13. Don't forget Kedzie, which gets into Busjack's point below. I think it was more 1995 after 74th had replaced 69th as I don't remember seeing what was at that time FG's higher numbered assigned 5300s on the south side until about then. If I remember right, 77th most of the buses out of 5545 through maybe the 5620s, and Archer got 5600 up to the 5650s. In the mentioned moves of late 2001 to early 2002, which we know is when 6400s deliveries transitioned from 77th to Archer, the block of 4700s that you remember largely went to Kedzie to replace Americanas being retired and/or displaced, Not really. The TMCs were largely gone from FG by the time Americanas appeared at FG during the spring and summer of 2002. As @Busjack noted, any shared time at FG of TMCs and Americanas was very brief.
  14. I had been thinking 1996 for the move of Flyers from Kedzie to FG due to Kedzie getting back Americanas that had been loaned to 69th/74th for the #38 Michigan Express Green Line replacement after that route ended in May 1996 a few months after the Green Line reopened (plus some extras up to about 4108 from Americanas being increasingly displaced at 74th as that garage got the last of the Flxible 6000s). I had forgotten that some Flyers remained at Kedzie an extra year before getting pushed to FG, that move being part of the larger move in 1997 to fill in gaps left by the final retirements of Fishbowls at FG, Archer, and 77th, which unlke NP and 69th/74th didn't have Americanas that could operate service on routes not yet designated wheelchair accessible after the Fishbowls got retired.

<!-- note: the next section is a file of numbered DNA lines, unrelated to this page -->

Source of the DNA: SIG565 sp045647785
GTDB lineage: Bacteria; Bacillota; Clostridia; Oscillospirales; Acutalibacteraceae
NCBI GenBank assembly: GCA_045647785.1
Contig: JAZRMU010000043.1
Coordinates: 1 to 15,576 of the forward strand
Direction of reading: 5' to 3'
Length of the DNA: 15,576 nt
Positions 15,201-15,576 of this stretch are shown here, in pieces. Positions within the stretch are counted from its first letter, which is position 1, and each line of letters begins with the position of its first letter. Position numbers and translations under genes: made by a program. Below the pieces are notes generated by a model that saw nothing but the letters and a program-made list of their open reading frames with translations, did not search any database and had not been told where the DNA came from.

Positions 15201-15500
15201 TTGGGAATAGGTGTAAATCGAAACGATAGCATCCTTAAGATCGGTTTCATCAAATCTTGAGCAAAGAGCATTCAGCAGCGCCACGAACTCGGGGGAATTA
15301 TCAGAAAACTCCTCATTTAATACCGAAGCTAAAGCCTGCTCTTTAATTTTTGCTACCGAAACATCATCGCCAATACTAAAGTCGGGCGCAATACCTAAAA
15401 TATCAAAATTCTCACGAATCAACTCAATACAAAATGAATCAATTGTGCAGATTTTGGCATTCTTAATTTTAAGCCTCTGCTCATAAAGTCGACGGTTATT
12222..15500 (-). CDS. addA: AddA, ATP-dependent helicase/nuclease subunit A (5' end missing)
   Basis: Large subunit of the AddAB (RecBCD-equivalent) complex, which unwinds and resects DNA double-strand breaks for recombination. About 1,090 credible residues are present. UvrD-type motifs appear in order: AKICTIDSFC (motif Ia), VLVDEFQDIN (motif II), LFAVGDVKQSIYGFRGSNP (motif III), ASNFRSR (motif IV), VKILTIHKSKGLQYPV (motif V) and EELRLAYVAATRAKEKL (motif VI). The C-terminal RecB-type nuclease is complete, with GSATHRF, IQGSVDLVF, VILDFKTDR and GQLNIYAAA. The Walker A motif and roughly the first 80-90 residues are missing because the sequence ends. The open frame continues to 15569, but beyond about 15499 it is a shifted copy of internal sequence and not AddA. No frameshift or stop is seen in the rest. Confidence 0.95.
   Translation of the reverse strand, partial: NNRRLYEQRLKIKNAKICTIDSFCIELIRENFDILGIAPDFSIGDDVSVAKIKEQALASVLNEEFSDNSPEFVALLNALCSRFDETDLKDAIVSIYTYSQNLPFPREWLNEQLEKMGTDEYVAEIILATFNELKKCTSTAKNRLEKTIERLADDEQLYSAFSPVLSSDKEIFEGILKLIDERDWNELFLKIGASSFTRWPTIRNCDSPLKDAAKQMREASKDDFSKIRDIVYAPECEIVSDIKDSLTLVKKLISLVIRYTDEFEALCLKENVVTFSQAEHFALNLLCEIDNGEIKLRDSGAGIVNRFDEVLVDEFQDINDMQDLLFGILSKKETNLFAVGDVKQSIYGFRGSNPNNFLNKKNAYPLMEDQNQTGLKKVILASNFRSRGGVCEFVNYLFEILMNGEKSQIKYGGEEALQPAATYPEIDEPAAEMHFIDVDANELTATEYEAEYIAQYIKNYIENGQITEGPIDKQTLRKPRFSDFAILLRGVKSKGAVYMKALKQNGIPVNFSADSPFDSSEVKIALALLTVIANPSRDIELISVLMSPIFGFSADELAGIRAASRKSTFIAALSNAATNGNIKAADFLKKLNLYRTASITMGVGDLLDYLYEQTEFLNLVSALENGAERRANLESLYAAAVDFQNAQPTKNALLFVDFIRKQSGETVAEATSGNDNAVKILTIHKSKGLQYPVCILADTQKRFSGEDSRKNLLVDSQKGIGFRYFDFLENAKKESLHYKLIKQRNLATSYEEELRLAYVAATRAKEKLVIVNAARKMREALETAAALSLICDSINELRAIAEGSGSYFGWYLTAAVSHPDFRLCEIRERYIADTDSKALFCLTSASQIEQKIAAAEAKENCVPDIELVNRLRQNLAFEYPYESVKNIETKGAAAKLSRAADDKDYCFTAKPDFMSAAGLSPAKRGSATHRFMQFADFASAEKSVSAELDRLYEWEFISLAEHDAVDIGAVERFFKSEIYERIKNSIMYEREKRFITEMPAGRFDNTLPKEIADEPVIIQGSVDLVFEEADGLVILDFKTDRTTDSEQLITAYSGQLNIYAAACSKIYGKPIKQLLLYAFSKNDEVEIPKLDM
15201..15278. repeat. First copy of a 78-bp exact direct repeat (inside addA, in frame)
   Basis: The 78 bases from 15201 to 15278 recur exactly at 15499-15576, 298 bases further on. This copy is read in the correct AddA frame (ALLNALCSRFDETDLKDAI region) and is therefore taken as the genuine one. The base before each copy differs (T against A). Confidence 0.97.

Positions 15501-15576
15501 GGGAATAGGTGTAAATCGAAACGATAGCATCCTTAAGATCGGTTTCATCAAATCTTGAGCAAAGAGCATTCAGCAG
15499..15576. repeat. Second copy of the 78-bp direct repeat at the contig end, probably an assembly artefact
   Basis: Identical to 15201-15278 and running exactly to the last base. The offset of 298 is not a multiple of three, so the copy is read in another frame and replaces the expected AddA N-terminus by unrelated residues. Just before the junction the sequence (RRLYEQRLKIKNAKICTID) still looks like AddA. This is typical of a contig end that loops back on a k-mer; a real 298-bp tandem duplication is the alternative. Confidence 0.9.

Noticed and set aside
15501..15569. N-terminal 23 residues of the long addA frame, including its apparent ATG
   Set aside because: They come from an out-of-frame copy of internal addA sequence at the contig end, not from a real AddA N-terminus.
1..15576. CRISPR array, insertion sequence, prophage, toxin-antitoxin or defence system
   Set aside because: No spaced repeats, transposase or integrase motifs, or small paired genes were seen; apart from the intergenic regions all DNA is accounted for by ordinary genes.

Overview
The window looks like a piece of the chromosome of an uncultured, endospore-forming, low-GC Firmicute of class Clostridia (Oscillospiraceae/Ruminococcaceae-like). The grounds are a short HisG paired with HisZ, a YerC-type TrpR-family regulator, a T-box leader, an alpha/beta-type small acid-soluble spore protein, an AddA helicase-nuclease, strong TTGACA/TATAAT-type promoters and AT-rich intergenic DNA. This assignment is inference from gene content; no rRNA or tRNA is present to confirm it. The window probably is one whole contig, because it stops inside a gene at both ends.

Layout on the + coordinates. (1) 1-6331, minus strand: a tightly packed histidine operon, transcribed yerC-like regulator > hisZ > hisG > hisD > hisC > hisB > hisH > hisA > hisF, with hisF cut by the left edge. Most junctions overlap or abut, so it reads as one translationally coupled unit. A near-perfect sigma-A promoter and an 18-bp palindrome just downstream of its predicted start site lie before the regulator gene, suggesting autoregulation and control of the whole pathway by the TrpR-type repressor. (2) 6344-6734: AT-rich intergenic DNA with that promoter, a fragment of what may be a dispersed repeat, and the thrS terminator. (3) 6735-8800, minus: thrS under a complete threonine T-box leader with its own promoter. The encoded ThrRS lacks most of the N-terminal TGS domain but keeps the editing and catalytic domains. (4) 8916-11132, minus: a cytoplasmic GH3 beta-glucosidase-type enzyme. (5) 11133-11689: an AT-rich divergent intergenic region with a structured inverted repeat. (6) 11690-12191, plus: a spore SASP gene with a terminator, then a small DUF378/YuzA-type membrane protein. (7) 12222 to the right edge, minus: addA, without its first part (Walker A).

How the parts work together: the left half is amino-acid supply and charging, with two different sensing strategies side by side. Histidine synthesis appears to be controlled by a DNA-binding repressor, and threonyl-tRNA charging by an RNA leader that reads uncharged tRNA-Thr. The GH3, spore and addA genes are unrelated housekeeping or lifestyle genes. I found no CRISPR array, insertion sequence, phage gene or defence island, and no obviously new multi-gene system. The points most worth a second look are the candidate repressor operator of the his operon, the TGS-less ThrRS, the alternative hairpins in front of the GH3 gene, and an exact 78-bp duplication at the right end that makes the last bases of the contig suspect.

15. I take your question to be more a general one, and from that standpoint I don't think anyone has yet from what I've been seeing on OMSI. that's the one manufacturer of buses seen on American streets I haven't seen represented yet. Most of what I've seen on OMSI, as far as what would have been normal on Canadian and American streets in real life during the last 20 years, is NF, Gillig, MCI, Nova, and Flxble. Oh I almost forgot. I did see that someone recreated a GMC Fishbowl model along the lines of that which the old CTA 300s belonged to. I haven't seen NABI represented yet.